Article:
GEISMAR, LA — An explosion at a Louisiana chemical plant killed one person and injured 73 others Thursday morning while forcing the evacuation of several hundred workers and setting off a fire that jeopardizes the safety of other nearby factories.
According to the Associated Press, the explosion occurred at 8:37 a.m. at a chemical plant owned by Williams Companies Inc. southeast of Baton Rouge. The plant produces 1.3 billion pounds of ethylene and 90 million pounds of polymer grade propylene, both of which are extremely flammable. The petrochemicals are a key ingredient in plastic production and a number of other industrial applications.
The injured workers were taken to at least three Baton Rouge area hospitals for treatment of burn injuries, fractured bones, injuries to the chest, neck, head, and back, and other trauma. The injuries ranged in severity from mild to serious and critical.
WAFB reported that the explosion sent a massive smoke plume that was picked up by a Doppler Radar in Slidell 90 miles away. The Environmental Protection Agency (EPA) started monitoring air quality near the site, and testing was expanded throughout the day. The plant’s toxic emissions are allegedly being burned off by a flare and no dangerous levels of chemicals have been found in the air, Louisiana Department of Environmental Quality (DEQ) officials said.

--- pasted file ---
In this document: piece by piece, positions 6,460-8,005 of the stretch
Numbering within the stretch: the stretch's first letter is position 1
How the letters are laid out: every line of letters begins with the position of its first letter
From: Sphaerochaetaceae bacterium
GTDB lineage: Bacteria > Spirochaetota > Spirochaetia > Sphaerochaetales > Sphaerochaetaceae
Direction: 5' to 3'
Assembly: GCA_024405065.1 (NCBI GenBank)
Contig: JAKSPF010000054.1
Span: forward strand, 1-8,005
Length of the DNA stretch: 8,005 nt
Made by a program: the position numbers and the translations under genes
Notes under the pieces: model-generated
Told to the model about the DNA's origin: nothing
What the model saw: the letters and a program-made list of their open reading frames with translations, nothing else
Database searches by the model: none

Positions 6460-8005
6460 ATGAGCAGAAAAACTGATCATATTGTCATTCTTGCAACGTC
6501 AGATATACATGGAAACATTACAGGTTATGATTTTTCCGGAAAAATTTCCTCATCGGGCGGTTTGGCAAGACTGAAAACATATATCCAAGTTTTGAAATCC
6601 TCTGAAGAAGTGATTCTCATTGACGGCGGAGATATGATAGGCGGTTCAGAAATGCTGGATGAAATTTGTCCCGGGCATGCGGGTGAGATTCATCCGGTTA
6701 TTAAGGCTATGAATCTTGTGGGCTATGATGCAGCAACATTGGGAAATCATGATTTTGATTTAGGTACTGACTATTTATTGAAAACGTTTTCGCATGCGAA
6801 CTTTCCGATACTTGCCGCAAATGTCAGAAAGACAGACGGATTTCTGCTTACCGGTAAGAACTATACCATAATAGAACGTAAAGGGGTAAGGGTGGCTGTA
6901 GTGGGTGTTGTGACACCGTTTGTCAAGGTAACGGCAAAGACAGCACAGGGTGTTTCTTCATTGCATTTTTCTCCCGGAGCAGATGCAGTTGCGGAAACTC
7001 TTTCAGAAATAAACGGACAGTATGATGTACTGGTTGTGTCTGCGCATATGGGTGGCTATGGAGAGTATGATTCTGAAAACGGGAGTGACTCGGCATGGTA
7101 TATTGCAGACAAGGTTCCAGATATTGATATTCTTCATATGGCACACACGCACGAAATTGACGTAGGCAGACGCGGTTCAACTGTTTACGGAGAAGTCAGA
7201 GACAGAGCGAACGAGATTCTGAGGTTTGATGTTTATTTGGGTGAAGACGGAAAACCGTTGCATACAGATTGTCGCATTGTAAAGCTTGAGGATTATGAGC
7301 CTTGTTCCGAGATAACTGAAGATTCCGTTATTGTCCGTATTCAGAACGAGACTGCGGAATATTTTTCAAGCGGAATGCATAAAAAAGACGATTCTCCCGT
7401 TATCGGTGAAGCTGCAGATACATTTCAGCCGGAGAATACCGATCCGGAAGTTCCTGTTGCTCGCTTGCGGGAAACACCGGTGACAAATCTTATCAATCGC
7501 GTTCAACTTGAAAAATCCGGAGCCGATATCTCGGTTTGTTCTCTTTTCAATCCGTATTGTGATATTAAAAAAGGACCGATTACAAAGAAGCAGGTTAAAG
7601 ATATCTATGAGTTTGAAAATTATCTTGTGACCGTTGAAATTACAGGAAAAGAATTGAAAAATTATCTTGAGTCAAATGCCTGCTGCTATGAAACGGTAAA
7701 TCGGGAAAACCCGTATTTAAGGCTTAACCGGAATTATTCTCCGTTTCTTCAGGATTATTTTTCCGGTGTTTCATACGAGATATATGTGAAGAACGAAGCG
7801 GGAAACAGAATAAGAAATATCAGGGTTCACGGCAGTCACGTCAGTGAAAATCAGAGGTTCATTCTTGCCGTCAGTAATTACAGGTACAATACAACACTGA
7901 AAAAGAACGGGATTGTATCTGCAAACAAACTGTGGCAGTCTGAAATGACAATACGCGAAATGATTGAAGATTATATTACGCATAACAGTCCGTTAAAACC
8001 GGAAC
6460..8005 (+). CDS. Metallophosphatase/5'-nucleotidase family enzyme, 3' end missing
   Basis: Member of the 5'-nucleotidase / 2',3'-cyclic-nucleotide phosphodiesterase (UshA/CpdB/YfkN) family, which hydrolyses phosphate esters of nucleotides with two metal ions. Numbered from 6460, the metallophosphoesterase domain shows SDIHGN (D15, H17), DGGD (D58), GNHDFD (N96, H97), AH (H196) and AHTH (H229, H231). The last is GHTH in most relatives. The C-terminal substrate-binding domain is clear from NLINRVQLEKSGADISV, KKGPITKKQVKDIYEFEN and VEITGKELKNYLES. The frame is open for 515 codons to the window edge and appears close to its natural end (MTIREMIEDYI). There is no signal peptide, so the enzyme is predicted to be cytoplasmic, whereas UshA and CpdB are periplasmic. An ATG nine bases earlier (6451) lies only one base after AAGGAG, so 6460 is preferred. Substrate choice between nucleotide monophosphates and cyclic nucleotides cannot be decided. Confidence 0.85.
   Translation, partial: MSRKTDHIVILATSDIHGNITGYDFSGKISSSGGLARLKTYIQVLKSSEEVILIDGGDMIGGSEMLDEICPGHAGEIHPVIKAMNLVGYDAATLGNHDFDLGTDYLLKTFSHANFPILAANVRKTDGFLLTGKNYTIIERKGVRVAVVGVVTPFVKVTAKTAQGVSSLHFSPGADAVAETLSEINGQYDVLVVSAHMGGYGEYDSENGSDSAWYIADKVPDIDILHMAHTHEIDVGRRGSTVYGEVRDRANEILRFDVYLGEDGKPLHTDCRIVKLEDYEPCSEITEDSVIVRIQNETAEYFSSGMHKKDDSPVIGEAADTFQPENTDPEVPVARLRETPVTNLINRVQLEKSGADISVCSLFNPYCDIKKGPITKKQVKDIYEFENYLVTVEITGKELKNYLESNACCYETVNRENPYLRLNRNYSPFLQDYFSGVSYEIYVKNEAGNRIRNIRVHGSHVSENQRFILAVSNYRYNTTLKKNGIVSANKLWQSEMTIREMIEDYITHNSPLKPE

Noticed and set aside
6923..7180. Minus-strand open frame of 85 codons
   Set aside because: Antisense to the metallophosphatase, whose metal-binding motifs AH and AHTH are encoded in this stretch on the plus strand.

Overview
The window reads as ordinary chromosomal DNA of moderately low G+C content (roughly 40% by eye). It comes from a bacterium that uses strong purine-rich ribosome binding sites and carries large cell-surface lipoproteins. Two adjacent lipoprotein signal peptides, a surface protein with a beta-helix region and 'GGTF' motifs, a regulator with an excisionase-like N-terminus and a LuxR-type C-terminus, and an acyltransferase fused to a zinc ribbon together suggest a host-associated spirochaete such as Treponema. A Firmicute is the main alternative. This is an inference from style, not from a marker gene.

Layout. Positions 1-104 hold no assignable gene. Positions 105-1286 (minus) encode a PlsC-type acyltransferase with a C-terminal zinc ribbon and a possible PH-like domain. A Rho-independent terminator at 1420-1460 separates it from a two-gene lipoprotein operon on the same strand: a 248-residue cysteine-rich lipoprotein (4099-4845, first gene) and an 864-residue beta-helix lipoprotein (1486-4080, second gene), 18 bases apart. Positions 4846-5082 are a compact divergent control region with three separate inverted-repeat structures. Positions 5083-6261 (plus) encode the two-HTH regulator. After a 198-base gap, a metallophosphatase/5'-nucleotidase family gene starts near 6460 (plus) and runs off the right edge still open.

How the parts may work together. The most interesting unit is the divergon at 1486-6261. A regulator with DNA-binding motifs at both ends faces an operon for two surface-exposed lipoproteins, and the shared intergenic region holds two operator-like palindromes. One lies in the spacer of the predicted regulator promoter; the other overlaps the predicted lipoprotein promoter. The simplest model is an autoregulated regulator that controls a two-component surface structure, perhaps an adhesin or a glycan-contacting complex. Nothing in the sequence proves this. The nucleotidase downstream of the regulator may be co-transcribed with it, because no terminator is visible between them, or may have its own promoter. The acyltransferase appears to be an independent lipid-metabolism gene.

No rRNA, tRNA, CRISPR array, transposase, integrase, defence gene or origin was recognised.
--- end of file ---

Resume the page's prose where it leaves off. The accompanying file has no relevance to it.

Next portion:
DEQ Secretary Cheryl Nolan said that the Williams plant does have a history of regulatory compliance issues, but did not elaborate as to whether those included any serious safety violations that may have contributed to the blast.
Louisiana Governor Bobby Jindal said at a press conference Thursday that the Williams plant had been approved for expansion and was undergoing a transition.
Senator Barbara Boxer (D-CA), Chairman of the Environment and Public Works Committee, said that the Chemical Safety Board told her that it is “actively assessing the explosion that occurred” at the plant and added that she intends “to follow this situation closely.”
The explosion occurred just weeks after another industrial explosion at a fertilizer plant decimated much of the town of West, Texas, killing 15 and injuring dozens. Authorities investigating that April 17 blast found safety and regulatory deficiencies that may have played a role in the disaster.